Climate change is making UAE hotter – a trend that will continue

Extreme humid heat events will become more common in coastal urban centres like Abu Dhabi and Dubai

Residents and Heat in Sweihan-AD  Ice cream melts quickly in the small town of Sweihan, where temperatures temperatures have risen to -45¡C Abu Dhabi on June 9, 2021.
Reporter: Haneen Dajani News

Average temperatures in the UAE are almost 1.5°C higher than they were 60 years ago – and projections show the mercury could rise by another 2.4°C in the next 40 years.

An analysis of World Bank data shows the Emirates and the Gulf are highly susceptible to climate change, with summer temperatures already some of the highest on the planet.

The figures show an average rise of 0.75°C since 1990 alone.

Although the figures may sound negligible, such an increase can have a dramatic impact on weather patterns, crop growth and the wider environment.

A separate analysis of rainfall shows annual precipitation has been erratic over the past half century.

The World bank figures echo previous studies that predict the Emirates will see hotter, more humid summers and more unpredictable rainfall in winter. They also explain the heat Emiratis have been suffering through.

Super and ultra-extreme heatwaves

Earlier this month, the town of Sweihan near Al Ain made headlines when it was the hottest place in the world for a day, with an official temperature of 51.8°C.

Residents said the heat felt like an 'inferno' and air conditioning units struggled to cool their homes.

The country began the normally dry summer with a five week blast of near-daily humidity that reached 90 per cent at times.

Yet compared to heatwaves of the future, it has almost been mild.

"The most extreme events that we have experienced so far will become the regular," warns Dr George Zittis, an associate research scientist at the Climate and Atmosphere Research Centre of the Cyprus Institute.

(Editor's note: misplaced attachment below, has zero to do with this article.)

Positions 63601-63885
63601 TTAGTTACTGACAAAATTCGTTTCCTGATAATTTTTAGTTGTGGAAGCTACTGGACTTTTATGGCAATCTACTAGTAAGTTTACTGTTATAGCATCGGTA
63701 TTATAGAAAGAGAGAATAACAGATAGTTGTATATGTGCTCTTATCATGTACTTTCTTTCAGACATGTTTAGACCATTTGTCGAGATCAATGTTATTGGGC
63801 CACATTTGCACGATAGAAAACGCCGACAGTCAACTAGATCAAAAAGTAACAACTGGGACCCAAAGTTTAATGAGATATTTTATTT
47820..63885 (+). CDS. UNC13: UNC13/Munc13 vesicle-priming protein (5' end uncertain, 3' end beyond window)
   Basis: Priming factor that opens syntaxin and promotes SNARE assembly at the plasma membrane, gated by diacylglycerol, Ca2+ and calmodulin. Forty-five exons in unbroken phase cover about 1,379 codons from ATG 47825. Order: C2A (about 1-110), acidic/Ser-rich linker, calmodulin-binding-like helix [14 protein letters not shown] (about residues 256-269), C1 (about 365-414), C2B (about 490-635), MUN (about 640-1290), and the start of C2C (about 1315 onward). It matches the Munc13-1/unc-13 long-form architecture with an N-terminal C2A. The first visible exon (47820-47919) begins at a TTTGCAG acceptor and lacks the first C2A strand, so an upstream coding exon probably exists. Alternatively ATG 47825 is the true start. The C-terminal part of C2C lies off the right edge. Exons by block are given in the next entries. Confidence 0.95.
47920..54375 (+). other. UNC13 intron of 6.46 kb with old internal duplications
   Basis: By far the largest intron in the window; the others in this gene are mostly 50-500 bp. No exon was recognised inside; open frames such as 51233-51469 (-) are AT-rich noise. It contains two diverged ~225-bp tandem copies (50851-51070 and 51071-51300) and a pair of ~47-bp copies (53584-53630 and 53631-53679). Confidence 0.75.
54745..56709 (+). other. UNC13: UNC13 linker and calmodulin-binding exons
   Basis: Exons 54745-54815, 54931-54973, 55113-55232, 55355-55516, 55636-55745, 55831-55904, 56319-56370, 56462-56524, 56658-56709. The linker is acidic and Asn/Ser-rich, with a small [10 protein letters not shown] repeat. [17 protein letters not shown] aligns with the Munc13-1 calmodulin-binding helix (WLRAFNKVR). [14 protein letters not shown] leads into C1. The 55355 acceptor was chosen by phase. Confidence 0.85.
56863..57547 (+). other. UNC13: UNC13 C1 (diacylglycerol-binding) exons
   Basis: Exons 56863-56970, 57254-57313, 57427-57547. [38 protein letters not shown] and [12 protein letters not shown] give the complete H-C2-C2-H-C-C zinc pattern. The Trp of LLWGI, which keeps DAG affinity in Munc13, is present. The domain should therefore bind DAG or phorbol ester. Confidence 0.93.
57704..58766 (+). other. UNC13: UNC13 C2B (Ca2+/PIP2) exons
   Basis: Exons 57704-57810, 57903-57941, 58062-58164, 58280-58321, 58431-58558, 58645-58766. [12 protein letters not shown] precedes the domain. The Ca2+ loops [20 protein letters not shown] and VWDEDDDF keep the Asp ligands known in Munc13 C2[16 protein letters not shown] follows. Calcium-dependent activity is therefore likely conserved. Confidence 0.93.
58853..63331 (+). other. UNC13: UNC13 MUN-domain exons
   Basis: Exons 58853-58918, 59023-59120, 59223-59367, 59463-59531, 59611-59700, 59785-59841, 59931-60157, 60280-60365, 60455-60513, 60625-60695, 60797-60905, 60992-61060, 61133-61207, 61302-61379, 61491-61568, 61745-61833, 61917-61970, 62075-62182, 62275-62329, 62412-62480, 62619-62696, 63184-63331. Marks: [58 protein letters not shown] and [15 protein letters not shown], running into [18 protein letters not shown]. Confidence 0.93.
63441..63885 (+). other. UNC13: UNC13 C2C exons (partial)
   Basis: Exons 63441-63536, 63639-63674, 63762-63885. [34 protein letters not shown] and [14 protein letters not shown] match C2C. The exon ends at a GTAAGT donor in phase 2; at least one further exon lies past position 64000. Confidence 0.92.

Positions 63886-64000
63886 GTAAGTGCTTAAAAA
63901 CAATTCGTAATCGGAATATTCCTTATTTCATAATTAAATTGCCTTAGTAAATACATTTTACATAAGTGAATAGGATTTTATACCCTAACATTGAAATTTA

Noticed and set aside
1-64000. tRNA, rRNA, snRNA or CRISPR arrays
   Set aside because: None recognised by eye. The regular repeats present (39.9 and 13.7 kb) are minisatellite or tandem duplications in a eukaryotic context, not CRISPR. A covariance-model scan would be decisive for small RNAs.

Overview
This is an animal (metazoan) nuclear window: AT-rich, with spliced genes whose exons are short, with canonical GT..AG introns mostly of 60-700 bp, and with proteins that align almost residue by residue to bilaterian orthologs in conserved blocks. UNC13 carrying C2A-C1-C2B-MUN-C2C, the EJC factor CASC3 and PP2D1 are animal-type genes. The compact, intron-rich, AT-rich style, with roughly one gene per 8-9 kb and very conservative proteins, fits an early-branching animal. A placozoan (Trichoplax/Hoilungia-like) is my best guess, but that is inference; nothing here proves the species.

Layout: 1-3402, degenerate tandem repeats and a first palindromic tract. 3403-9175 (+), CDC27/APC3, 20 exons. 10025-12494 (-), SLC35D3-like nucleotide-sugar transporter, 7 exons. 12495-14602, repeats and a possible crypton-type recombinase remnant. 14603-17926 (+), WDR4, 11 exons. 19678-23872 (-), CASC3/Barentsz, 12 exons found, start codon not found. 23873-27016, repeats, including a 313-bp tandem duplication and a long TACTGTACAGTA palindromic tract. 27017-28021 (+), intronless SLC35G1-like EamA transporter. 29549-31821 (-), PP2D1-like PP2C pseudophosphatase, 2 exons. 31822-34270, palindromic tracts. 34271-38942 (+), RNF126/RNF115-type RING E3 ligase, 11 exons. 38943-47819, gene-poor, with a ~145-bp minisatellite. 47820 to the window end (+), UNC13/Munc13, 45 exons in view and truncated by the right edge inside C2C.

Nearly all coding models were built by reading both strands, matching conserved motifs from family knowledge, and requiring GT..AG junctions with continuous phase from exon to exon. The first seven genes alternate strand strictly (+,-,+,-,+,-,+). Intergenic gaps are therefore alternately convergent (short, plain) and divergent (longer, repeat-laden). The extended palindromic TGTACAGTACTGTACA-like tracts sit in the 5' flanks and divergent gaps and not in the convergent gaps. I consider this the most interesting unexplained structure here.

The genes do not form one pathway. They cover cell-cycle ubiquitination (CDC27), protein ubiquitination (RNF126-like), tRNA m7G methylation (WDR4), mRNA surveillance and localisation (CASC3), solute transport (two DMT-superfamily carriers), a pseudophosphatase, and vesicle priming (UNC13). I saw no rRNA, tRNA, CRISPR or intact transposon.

His recent research, the first of its kind focused explicitly on the Middle East and involving scientists from the region, projects that by mid-century, 'super and ultra-extreme heatwaves', where temperatures above 56°C could last for weeks on end, will become increasingly common. By the end of the century they could happen annually should business-as-usual emissions continue.

"The Middle East is considered a climate change hotspot, because we expect the temperature to increase more during the summer season...we expect an expansion of the summer season.

"We are talking about events we have never seen in the region," he says.

Extreme humid heat events

In addition to severe heatwaves, it is also getting more humid. According to research led by Dr Julian Bolleter of the University of Western Australia in Perth on 'wet-bulb' temperature, coastal urban areas like Abu Dhabi, Dubai, Ajman and Sharjah will see the greatest impacts, despite being less hot than inland cities such as Al Ain and Al Dhaid.

“While these [inland] areas are slightly hotter in summer, the air is considerably drier, and thus wet-bulb temperatures reached will not be as extreme,” according to the paper.

Wet-bulb temperature (TW) is a measurement of air temperature and humidity, and higher readings mean more severe, unbearable conditions. Any wet-bulb temperature exceeding 35°C is considered extreme, a phenomenon that has only been recorded 14 times on land.

These typically rare humid heat events have become less so since 1979, and are forecast to become even more frequent in future. They are most prevalent in the Gulf region.

Unfortunately, staying inside all day is not a solution.

“Cities need people outside doing things,” said Bolleter.

“You cannot air condition the entire city. There’s a big concern if there was a big power failure.”

Instead, he calls for policymakers to consider proactive planning of urban centres away from coastal areas.

“While these areas are slightly hotter in summer, the air is considerably drier, and thus wet bulb temperatures will not be as extreme.”

Sustainable development in the desert

Just as the UAE has sought to find global solutions to climate change, evidenced in its bid to host Cop28 and push for alternative energy, it is also preparing for local effects such as increasing temperatures and sea-level rise.

The Environmental Agency Abu Dhabi told The National that, in cooperation with other government agencies, it had considered what measures might be needed.

“As the process of diversification accelerates, and the dependence on oil and gas diminishes, the likelihood of concentrating more infrastructure and development further inland could increase,” it said.

It added that a process to manage sustainable development in coastal areas was being developed.

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